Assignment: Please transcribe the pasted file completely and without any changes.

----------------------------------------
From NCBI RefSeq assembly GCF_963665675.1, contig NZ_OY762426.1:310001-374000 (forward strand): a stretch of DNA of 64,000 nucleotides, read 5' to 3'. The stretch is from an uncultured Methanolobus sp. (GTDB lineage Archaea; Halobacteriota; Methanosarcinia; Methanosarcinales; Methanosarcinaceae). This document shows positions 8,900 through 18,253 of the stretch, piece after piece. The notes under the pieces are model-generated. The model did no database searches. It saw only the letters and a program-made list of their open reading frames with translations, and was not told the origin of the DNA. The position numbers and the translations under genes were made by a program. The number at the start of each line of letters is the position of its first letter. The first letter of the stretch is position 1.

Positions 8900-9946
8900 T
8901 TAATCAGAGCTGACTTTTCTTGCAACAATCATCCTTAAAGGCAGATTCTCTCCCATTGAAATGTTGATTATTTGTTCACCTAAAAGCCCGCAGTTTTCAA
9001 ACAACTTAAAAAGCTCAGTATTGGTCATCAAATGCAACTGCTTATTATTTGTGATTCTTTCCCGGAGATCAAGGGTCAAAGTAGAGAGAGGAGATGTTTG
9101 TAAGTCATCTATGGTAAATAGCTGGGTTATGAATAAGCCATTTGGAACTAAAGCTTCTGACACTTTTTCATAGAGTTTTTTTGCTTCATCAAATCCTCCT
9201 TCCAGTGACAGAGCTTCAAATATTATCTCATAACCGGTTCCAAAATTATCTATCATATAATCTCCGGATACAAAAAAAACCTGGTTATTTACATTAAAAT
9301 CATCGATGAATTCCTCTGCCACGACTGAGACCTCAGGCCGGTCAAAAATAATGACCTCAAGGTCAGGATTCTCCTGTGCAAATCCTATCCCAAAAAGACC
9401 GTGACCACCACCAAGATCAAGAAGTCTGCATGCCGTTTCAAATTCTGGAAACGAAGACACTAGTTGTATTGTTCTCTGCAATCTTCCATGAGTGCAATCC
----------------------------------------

From NCBI RefSeq assembly GCF_963665675.1, contig NZ_OY762426.1:310001-374000 (forward strand): a stretch of DNA of 64,000 nucleotides, read 5' to 3'. The stretch is from an uncultured Methanolobus sp. (GTDB lineage Archaea; Halobacteriota; Methanosarcinia; Methanosarcinales; Methanosarcinaceae). This document shows positions 8,900 through 18,253 of the stretch, piece after piece. The notes under the pieces are model-generated. The model did no database searches. It saw only the letters and a program-made list of their open reading frames with translations, and was not told the origin of the DNA. The position numbers and the translations under genes were made by a program. The number at the start of each line of letters is the position of its first letter. The first letter of the stretch is position 1.

Positions 8900-9946
8900 T
8901 TAATCAGAGCTGACTTTTCTTGCAACAATCATCCTTAAAGGCAGATTCTCTCCCATTGAAATGTTGATTATTTGTTCACCTAAAAGCCCGCAGTTTTCAA
9001 ACAACTTAAAAAGCTCAGTATTGGTCATCAAATGCAACTGCTTATTATTTGTGATTCTTTCCCGGAGATCAAGGGTCAAAGTAGAGAGAGGAGATGTTTG
9101 TAAGTCATCTATGGTAAATAGCTGGGTTATGAATAAGCCATTTGGAACTAAAGCTTCTGACACTTTTTCATAGAGTTTTTTTGCTTCATCAAATCCTCCT
9201 TCCAGTGACAGAGCTTCAAATATTATCTCATAACCGGTTCCAAAATTATCTATCATATAATCTCCGGATACAAAAAAAACCTGGTTATTTACATTAAAAT
9301 CATCGATGAATTCCTCTGCCACGACTGAGACCTCAGGCCGGTCAAAAATAATGACCTCAAGGTCAGGATTCTCCTGTGCAAATCCTATCCCAAAAAGACC
9401 GTGACCACCACCAAGATCAAGAAGTCTGCATGCCGTTTCAAATTCTGGAAACGAAGACACTAGTTGTATTGTTCTCTGCAATCTTCCATGAGTGCAATCC